“You may give them your love but not your thoughts, For they have their own thoughts.You may house their bodies but not their souls,For their souls dwell in the house of tomorrow, which you cannot visit, not even in your dreams.You may strive to be like them, but seek not to make them like you.For life goes not backward nor tarries with yesterday.”
Khalil Gibran, “On Children” (from The Prophet)
I just finished reading another book by Sarah Addison Allen. She crafts beautiful stories set in the mountains of North Carolina and infuses them with just the right amount of whimsical magical realism. Her characters are endearing and flawed, often on a journey of self-discovery and realizing their true, unique nature. Her novels are a comfortable landing place for me. When I want to get swept up in a story, she always delivers a captivating escape. This latest book was no different. She revisited characters from a previous novel: the Waverly family brimming with thoughtfulness, quirkiness and originality. She writes of two sisters doing their best to raise daughters. “Motherhood is hard enough without judgment from others who don’t know the whole story.” Amen, sisters. I can relate.
It just so happens that this magical storyline came along at exactly the right time. In raising my daughter, I carry the tremendous weight of concern for her big spirit. Lately, I have worried about her loud personality and the fact that she does not have a tight-knit social group. Is she an outcast? Has she brought this on herself with her passionate, dramatic reactions to everything from food to games at recess? And what was I hoping? Do I want her to conform? Follow the crowd? Do I want her to blend in rather than stand out?
Allen shows this complexity when her two characters discuss the teenage daughter, Bay. The rational sister shuts down the mother’s paranoias.
“I think she is doing fine. Bay knows herself. She likes herself. She doesn’t care what other people think...You want her to be popular...She doesn’t want to be popular. She wants to be herself.”
I gasped upon reading these lines. It was as though the character was hurling meteors of parental advice directly at my face. I could sub in my daughter’s name, and the paragraph worked perfectly. Yes, she likes herself. How much time have I spent beating myself up and scraping by with insecurities and harsh personal criticism? My daughter, free as a bird, soars above those painful moments of self-loathing because she knows herself and, most importantly, likes what she knows.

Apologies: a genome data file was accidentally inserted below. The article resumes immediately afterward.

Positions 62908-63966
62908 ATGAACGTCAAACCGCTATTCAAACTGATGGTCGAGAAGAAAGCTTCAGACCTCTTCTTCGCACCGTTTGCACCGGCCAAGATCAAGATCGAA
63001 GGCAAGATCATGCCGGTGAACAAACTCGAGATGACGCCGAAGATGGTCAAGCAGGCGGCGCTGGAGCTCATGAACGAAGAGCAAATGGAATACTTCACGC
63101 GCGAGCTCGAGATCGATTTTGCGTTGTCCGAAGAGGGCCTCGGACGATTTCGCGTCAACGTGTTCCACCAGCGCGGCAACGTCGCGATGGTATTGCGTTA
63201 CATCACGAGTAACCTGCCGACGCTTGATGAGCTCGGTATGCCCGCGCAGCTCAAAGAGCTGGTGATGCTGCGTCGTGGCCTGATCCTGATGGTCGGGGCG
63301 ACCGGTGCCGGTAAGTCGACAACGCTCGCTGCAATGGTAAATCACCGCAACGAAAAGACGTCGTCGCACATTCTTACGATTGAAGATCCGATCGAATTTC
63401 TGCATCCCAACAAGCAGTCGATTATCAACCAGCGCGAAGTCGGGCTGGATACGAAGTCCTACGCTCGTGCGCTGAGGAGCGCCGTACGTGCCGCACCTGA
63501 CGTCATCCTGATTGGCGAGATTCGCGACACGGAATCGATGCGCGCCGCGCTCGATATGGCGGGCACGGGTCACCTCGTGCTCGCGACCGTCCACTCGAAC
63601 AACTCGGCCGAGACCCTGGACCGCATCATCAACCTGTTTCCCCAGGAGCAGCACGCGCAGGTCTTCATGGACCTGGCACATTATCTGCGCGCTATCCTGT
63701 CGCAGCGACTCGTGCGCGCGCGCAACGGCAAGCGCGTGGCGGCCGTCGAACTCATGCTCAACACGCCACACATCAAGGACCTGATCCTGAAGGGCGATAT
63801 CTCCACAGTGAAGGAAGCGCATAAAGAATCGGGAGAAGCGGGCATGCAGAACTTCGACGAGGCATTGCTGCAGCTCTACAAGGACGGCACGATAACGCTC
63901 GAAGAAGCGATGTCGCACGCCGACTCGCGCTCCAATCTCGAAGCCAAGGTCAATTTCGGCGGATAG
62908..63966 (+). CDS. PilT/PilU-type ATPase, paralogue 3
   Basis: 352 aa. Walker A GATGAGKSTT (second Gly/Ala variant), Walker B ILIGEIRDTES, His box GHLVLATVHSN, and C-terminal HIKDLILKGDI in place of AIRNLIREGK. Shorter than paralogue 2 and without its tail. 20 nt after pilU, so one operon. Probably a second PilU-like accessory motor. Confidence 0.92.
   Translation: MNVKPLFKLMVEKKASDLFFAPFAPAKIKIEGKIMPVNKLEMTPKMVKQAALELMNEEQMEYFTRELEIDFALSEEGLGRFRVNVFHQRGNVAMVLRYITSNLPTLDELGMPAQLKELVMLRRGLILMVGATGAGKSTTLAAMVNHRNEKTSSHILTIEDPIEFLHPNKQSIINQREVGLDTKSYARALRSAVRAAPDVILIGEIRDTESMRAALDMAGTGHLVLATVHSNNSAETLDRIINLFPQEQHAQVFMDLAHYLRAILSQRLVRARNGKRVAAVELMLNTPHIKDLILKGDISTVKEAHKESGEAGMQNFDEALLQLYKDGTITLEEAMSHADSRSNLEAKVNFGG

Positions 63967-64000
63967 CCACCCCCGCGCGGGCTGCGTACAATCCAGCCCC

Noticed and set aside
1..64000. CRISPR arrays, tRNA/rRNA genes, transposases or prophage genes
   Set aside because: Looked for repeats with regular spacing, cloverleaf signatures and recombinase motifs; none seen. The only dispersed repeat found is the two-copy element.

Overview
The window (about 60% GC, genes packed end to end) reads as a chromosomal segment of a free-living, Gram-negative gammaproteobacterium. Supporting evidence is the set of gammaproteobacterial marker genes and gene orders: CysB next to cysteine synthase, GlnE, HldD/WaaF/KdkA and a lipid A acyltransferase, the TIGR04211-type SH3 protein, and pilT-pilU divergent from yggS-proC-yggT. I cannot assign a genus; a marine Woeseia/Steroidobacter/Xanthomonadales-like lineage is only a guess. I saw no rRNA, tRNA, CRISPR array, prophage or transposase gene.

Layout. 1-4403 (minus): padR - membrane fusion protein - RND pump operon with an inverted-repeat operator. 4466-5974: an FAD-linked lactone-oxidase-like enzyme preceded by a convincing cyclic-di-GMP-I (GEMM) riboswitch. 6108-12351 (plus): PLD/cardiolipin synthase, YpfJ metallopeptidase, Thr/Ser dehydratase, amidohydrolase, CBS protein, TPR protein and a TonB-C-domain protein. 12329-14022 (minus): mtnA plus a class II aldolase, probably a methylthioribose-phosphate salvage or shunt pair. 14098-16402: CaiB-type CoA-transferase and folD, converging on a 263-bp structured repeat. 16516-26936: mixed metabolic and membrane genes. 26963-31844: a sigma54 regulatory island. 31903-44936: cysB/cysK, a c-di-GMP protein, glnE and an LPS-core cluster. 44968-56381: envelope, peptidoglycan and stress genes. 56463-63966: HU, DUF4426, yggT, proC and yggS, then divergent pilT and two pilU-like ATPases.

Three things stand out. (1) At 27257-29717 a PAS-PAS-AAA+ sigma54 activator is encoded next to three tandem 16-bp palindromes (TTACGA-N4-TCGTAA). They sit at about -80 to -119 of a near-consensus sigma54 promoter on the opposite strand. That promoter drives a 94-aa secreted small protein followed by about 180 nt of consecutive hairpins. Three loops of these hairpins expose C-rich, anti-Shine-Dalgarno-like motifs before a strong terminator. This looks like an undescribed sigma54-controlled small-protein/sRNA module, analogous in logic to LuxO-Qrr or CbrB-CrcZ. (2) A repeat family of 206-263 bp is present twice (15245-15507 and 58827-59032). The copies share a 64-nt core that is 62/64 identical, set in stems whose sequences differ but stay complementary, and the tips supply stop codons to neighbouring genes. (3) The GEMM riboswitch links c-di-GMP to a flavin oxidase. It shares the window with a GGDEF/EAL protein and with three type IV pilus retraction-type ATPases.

My daughter as Mother Nature for her school's Fairy Tale Ball.
When my children were younger, they were prone to alarmingly high fevers whenever they got sick. A fever of 104-105 was not uncommon with a typical, run of the mill ear infection. The wise, simple advice from our pediatrician talked me down from numerous paranoid, new-mother meltdowns: “Don’t worry so much about the number. Pay attention to their behavior. If they act lethargic and unresponsive, that is more important than a number.” Basically, she told me to trust my gut and pay attention. Perhaps this advice is still relevant and important in other aspects of my kids’ lives.
I cannot get caught up in counting their friends to measure social success, but I can pay attention to their behavior. The number is one indicator, but I can tell far more by seeing the whole child. In my case, the child I see is living a big, full and happy life. I have moments of panic because I just can’t decipher what her true self will look like at 16, 18 or even 21. There is no formula or box she will fit into, but I wouldn’t want her to fit in any box. When I become hyper-sensitive or nervous watching her interact with her peers, I begin to see situations through my motherhood lens. I want to shield her from rejection or ridicule, guard her from situations where she will be the ultimate black sheep, but as my husband candidly reminded me, “Why would you want her to fit in with the crowd? YOU are a black sheep.” My daughter, at nine years old, has figured out that she is unique, and she is perfectly content. If she is too much for some people, she moves on to a new audience or adjusts accordingly. At times, there are natural consequences. She might have to offer up apologies or adjust her tone, occasionally shedding some tears, but ultimately, her identity is found in herself rather than the acceptance or approval of her peers. It has taken me too long to realize this is not a matter of concern but a cause for celebration.
A few weeks ago, my daughter accompanied me to a local health food store for our weekly shopping. There is a man who happens to be there almost every time I go. He wears a vibrant robe, sandals, carries a cross-body purse and flaunts his majestic, silvery striped afro. My daughter immediately spotted him and stopped me. “Mom, look at that man! He is wonderful! He doesn’t care what other people think!” I wanted to scoop her up and twirl her around. She teaches me so much. “Yes. Isn’t it beautiful to see someone so free and comfortable in his own skin?” I responded. Before I knew what was happening, she ran over to the man. “Hey, I LOVE your hair.” His warm smile seemed to say, “The light in me salutes the light in you, little girl.” They were kindred spirits and fast friends.
As a mother, it is crucial that I remember the definition of success and happiness is relative to each individual child, not based on our personal experience. Our children do not need to follow our prescribed paths; furthermore, it is unfair to project our insecurities and fears onto them. Towards the end of Allen’s novel, the teenager’s mother has a realization. “Maybe you don’t have to be led into the future. Maybe you can pick your own path.” Yes! A hundred times YES! I can lead by example, but my daughter will forge her own unique path that suits the person she knows and loves - herself.